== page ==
He abandoned me, so I’ll tell you everything!


Mr. C is gone for a few days. This new job of his will be an interesting challenge for both of us.

For him, because for the first time he will understand the concept of modern slavery that we Brazilians are so used to.

For me, because I’m not used to get home late and not have him here watching TV, eating some smelly food (sardines, soup or Frankfurters) and asking how my day was.

The concept of modern slavery is quite simple: you have a good salary, but in return you work like more than a slave, giving up your personal life, your weekends, your family, your friends and all the fun you used to have when you had a 9 to 5 job. Everybody needs to go through this at least once in life to enjoy a bit more freedom! I had my share back home, I still have a little bit here, but now I’m entering a whole new phase in my life: the “my child is my boss” phase.

Anyhoo. Since he is not here to keep me company, keep me busy and put be in bed, let’s blog. A couple of new news for you – or maybe not, because I can’t remember what I said here in the past and I’m too lazy to read my blog.

New news # 1: We went on the hospital tour and we sort of liked its labour ward. It’s not a 5 star hotel, it’s not Baby C’s dream birth place (her dream birth place is in a big, comfy, clean home beach somewhere really beautiful in Brazil), but we are not scared of having the baby there if needed. The birth centre I wanted to go to (in this hospital) might not be ready on time, home birth is a distant dream (I have 7 weeks to convince Mr. C and myself about it) and unless we move before Baby is born, I don’t see another alternative – unless the hospital is fully booked and they send me somewhere else, which can be worse.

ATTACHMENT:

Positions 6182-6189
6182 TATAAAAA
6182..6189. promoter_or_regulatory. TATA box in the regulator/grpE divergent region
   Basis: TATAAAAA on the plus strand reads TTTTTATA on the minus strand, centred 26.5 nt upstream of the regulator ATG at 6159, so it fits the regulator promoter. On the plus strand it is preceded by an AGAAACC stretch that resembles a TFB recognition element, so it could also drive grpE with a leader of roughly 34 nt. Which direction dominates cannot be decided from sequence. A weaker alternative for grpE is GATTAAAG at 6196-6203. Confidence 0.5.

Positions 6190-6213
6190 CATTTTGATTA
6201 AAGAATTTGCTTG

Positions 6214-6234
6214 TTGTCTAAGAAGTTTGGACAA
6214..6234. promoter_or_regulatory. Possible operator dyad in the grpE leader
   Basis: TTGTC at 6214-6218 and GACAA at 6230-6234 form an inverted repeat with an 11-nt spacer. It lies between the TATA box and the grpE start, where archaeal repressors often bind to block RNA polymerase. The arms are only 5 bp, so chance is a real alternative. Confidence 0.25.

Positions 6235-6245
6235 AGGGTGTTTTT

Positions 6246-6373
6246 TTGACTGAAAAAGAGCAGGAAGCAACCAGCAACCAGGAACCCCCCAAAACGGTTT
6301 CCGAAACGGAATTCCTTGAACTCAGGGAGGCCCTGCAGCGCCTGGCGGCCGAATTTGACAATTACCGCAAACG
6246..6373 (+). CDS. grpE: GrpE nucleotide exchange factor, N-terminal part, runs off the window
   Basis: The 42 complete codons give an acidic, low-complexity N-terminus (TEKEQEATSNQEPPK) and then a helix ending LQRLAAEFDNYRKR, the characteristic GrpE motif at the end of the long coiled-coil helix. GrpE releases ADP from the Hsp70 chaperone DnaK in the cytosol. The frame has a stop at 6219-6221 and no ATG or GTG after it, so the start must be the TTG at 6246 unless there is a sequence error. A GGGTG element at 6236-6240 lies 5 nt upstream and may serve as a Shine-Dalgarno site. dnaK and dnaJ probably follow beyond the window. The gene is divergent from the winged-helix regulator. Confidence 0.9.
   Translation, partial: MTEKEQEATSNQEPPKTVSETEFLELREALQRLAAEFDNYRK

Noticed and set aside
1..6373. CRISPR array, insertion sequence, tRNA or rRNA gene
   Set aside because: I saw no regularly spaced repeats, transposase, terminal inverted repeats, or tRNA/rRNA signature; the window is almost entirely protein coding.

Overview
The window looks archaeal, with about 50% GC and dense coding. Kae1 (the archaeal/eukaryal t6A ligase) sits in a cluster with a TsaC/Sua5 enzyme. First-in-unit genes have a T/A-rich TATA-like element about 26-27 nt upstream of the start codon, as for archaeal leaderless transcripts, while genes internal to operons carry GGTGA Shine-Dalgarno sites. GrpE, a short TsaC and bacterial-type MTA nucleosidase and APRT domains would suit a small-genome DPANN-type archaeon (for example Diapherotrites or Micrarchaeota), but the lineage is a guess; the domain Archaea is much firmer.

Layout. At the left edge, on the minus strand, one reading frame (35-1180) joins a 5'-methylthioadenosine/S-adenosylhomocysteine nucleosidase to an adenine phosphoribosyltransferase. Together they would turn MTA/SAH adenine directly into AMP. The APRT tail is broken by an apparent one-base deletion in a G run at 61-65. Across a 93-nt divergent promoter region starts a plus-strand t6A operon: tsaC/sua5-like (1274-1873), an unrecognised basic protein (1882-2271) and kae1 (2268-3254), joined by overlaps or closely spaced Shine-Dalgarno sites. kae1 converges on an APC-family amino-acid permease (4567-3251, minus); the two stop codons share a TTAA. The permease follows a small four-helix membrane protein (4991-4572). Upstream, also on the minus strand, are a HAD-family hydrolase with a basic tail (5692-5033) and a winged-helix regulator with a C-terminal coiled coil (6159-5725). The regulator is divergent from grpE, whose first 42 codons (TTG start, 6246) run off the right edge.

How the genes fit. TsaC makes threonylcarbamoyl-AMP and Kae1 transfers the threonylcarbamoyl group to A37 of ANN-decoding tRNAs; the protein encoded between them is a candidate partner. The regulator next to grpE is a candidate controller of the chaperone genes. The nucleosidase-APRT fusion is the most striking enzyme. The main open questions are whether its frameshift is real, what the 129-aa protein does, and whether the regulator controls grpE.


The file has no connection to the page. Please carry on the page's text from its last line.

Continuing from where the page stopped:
New news # 2: We found our house, the one we will call home pretty soon. The not so great news is that it takes a while to have the deal done, i.e. contract signed, keys in hand. So it doesn’t look like we are moving before Baby C is born. This actually could be good news, because I’m not sure we would have time to look for another hospital, etc. Plus, I’m useless for packing now. I won’t post any pictures of the house now, because what if the deal doesn’t go through? We will all be depressed together.

New news # 3: It’s official: I don’t fit in any of my previous clothes.

New news #4: We’re getting married on the 10th April. I guess this will have to be a totally separate post.

New news #5: Baby C will be baptized (they call it Christening here, I believe). I’m not sure of the details yet, but all I know is that, due to religious differences, it will have to be in the Orthodox Church. I guess I need to chat with Auntie Anca to find out the differences between the Catholic and the Orthodox baptisms.


5 responses »

  1. Well you’ll get used to the ideea of Cipri leaving or coming late at home (Peter had his first job like that) but you’ll be very happy when he’ll get over it as well (I did when Peter came back to a 9 to 5 job).
    About baptism: hm! I’ll tell you abut the Orthodox and Peter about the Catholic one.
    The difference in the manner of doing it is that:
    – Orthodox (in RO) when baptising the child submerge the little one completely into water;
    – Catholics only pour little water on the baby’s head.
    Anyway you can always negociate 🙂 especially with an Orthodox priest from UK.

    • Thanks, Anca – do you still have to pick one Godmother and one Godfather? I think here they might cover the baby completely – it’s too cold!! But we will check. I still remember when I was baptised – I was almost 12 years old!

  2. Yes you have to have A Godmother and a Godfather and their role it’s very important as they say. It’s an entire story about that, probably we will talk about it! The main role though is to take the baby from that “pagan” state to a Christian state and for that you need assistance and witnesses = godparents. In Ro Godparents have these obligations and support for the child, theoretically, for the rest of their lives.

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